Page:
Retirement Plan Fees: Know What You Are Paying

Many large companies offer employees a 401(k) plan with some degree of matching contribution. Although this is a good employee benefit to have, you always should pay attention to the fees involved in your plan. Your plan provider charges various fees to invest, manage and administer the plan, and those fees are passed on to the participants who invest.

The Center for Retirement Research at Boston College reports that, in recent years, the fees charged by actively managed mutual funds — including those in 401(k) plans — have dropped. Since 2015, the average fee dropped from 0.78 percent to 0.75 percent. Around 15 years ago, fees averaged about 1 percent. However, fees for passively managed index mutual funds, generally referred to as index funds, average significantly less at 0.17 percent. Index funds passively track the investments of a specific market index; there is no manager actively choosing investments for the fund on a day-to-day basis.1

If you have a 401(k) plan through a current or former employer, we’re happy to help you determine what you are paying in fees and help you assess your financial situation. In many cases, the more investors learn about fees, the more they start choosing investments that cost less. The Center for Retirement Research suggests this by sharing that U.S. investors withdrew $627 billion from actively managed funds that charged the highest fees and invested $429 billion into lower-fee index funds in 2015 and 2016.2

The Department of Labor’s fiduciary rule, which took partial effect in June, has made it easier for investors to know what they are paying for by requiring the disclosure of all fees and commissions. This information must be in dollar form.3 In addition, FINRA, a self-regulatory organization that regulates broker-dealers in the United States, offers a Fund Analyzer tool on its website that can help investors estimate the impact of fees and expenses on an investment and research applicable fees and available discounts for specific funds.4

Are fees really that important? It can depend. If you are paying a money management firm to select investments and it does a great job of providing consistent performance over time, it may be worth what you pay in fees. But it may also be worth considering how your investments compare with the overall market. For example, over the past three years, the S&P 500 has increased by 26 percent (as of mid-June 2017).5 If you were invested in a low-expense S&P 500 index fund, you would have experienced impressive returns. But if you had been paying a high fee for an active manager yielding the same performance, it may not have been worth the expense.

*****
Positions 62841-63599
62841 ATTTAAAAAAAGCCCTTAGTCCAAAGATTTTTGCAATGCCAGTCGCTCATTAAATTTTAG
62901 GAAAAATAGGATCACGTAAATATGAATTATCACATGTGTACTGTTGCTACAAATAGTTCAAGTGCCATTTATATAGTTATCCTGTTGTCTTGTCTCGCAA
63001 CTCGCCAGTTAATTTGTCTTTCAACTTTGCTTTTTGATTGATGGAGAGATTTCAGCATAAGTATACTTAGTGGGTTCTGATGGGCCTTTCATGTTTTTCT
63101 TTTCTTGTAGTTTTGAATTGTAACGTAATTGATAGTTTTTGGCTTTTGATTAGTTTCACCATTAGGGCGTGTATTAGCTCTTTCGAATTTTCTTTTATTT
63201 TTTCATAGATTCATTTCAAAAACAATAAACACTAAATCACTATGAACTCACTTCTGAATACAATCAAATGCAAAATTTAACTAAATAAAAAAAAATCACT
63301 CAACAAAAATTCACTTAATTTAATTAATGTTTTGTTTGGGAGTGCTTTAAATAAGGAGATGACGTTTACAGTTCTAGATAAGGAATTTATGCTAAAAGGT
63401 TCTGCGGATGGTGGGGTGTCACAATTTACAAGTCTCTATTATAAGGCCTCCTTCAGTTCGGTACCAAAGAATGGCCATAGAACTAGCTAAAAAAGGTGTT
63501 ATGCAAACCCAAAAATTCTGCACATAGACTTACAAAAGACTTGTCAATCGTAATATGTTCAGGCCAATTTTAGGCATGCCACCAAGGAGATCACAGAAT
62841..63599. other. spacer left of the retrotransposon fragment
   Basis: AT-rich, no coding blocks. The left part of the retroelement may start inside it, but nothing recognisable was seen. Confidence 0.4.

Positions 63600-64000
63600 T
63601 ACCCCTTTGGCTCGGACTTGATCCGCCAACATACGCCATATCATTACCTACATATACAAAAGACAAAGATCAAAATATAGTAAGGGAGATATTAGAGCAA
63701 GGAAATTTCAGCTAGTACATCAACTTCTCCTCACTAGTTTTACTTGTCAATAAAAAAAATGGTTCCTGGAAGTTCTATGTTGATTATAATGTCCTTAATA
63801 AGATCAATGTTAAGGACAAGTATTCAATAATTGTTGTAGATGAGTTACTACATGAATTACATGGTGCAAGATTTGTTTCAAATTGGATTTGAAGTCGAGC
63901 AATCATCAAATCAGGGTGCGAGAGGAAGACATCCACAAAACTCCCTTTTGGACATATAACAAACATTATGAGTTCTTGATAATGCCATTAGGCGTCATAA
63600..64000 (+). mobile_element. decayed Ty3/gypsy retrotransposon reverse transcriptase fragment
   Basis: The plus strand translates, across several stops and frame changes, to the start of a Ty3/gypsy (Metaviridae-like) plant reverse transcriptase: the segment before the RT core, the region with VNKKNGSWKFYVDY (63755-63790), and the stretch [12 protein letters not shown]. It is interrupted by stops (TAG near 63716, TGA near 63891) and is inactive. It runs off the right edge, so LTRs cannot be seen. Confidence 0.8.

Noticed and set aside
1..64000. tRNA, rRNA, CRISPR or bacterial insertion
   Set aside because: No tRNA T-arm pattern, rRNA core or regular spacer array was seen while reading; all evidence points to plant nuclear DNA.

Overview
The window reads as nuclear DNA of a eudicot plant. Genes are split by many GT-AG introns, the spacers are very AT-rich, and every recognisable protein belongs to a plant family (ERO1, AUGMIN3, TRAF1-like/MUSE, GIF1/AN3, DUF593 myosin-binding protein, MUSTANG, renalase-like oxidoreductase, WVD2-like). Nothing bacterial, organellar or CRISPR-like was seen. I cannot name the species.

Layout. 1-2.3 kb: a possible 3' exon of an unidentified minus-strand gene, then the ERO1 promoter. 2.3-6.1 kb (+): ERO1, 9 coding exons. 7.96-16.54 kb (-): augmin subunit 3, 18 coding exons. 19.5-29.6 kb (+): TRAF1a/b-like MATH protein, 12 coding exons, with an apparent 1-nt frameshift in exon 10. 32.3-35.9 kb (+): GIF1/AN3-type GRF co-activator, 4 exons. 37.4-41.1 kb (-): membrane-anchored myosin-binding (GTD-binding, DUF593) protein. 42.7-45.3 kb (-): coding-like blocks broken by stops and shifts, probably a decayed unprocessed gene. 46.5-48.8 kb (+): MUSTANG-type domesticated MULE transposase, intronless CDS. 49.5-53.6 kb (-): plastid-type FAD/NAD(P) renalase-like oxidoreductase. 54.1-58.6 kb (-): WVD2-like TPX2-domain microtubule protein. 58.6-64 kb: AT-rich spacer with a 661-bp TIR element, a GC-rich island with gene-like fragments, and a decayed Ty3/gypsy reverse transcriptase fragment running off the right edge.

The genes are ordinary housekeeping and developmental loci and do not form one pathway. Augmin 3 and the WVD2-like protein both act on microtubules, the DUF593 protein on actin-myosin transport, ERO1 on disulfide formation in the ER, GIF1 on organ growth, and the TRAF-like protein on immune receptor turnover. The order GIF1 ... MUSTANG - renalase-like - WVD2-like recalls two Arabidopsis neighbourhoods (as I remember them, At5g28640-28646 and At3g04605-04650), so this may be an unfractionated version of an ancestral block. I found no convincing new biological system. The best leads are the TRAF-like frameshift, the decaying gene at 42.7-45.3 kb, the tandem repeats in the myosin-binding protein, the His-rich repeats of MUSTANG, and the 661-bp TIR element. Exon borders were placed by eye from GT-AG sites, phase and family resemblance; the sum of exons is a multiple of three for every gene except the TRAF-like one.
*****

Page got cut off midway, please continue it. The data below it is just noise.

Speaking of fees, be aware that the IRS permits investors to deduct certain expenses incurred on taxable investments, such as:6

  • Fees for investment counsel, including subscriptions to financial publications
  • IRA or Keogh custodial fees (if paid by cash outside the account)
  • Transportation to your broker’s or investment advisor’s office
  • Safety deposit box rent if you use it to store certificates or investment-related paperwork

If you have a 401(k) plan through a current or former employer and would like help determining what you are paying in fees, we’re happy to help you assess your financial situation. Using a variety of investment and insurance products, we can create a financial strategy that can help put you on the path toward your financial goals.

Back to Articles

1Center for Retirement Research at Boston College. June 29, 2017. “Mutual Fund Fees: Here’s What Matters” Accessed July 5, 2017.
2 Ibid
3 Investopedia. July 5, 2017. “DOL Fiduciary Rule Explained as of July 5th, 2017" Accessed July 13, 2017.
4 FINRA. “Fund Analyzer” Accessed July 5, 2017.
5 Dayana Yochim. Atlanta Journal Constitution. July 5, 2017. “This May Be Why You’re Down in an Up Market” Accessed July 5, 2017.
6 Rande Spiegelman. Charles Schwab. March 15, 2017. “Investment Expenses: What’s Tax Deductible?” Accessed July 8, 2017.

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